Friday, March 30, 2012

Round 1 (Supplemental): Brian Goodwin, OF, Miami Dade CC

(They named a team after Roger Bernadina?!? from Perfect Game)

No 2011 Stats

Sean's one sentence analysis: Toolsy in a good way, with a solid bat and plate discipline, speed and developing power.

Thoughts from the community: 
"Scouts believe Goodwin has the potential to have five tools that range from average to plus. Speed is his strongest tool, but he’s still learning to employ it on the basepaths and in center field. The Nats are said to have spent most of the instrux last fall trying to teach him to use his lower half to hit, a common problem for collegiate batters." Luke Erickson, (@nats_prospects)

"After an impressive freshman season in 2010 at the University of North Carolina, Goodwin went to the Cape Cod League that summer and starred for the Harwich Mariners, batting atop their lineup, playing center field, and hitting an impressive .281/.364/.360. After returning to Chapel Hill that fall, Goodwin was suspended from the team for an off-field incident, which led to his transferring to Miami-Dade College for his sophomore year and made him eligible for the 2011 draft. Goodwin started slowly at his new school, but turned it on closer to draft day to produce a .382/.492/.631 batting line, along with 16 stolen bases for the Sharks. Goodwin is a talented 5-tool player, with major league average or better tools across the board, and his hit tool is particularly advanced for his age. Although he needs polish, especially defensively in center field, and will likely move slowly through the Nationals’ farm system, Goodwin has the potential to be a fringe All-Star caliber center fielder in his prime, perhaps as soon as 2015." - Ryan Sullivan, (@natsgmdotcom)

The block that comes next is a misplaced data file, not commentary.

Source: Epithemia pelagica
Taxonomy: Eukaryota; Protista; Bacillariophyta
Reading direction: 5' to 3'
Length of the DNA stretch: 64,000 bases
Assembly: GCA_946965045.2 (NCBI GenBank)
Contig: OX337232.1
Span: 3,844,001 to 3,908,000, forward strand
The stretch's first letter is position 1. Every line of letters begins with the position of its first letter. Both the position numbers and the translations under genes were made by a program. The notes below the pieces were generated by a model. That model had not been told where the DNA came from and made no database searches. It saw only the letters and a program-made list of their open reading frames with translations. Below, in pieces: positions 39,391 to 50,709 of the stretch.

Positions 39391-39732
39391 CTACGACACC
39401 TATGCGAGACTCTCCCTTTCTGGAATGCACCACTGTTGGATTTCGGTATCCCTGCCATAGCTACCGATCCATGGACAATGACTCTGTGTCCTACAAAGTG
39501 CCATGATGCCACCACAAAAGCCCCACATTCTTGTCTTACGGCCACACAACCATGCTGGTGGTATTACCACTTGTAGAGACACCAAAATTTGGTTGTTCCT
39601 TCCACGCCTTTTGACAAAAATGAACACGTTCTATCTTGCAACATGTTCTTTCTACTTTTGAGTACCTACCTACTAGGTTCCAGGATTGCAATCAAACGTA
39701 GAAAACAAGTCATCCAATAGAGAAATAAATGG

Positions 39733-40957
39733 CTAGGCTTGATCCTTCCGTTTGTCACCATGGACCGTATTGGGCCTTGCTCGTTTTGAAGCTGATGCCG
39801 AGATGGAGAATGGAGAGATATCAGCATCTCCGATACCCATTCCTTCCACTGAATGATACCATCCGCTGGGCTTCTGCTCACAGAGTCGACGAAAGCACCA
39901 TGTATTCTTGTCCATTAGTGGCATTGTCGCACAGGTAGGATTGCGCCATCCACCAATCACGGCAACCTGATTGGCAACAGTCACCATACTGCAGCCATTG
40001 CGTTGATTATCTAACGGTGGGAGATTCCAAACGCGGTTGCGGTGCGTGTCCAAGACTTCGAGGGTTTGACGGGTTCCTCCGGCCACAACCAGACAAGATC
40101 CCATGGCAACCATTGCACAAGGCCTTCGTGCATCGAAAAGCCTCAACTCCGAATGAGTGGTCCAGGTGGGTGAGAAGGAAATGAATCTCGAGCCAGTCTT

Previous analysis and notes:
Goodwin started his college career at UNC, but was suspended for the 2011 season and subsequently transferred to Miami-Dade College.
Goodwin's stats in college:
2010 (UNC): .291/.411/.511, 66 H/227 AB, 47 R, 13 2B, 8 3B, 7 HR, 63 RBI, 7/9 SB, 45 BB/49 K
2011 (MDC): .382/.492/.631, 60 H/157 AB, 42 R, 11 2B, 2 3B, 8 HR, 37 RBI, 16/18 SB, 37 BB/??? K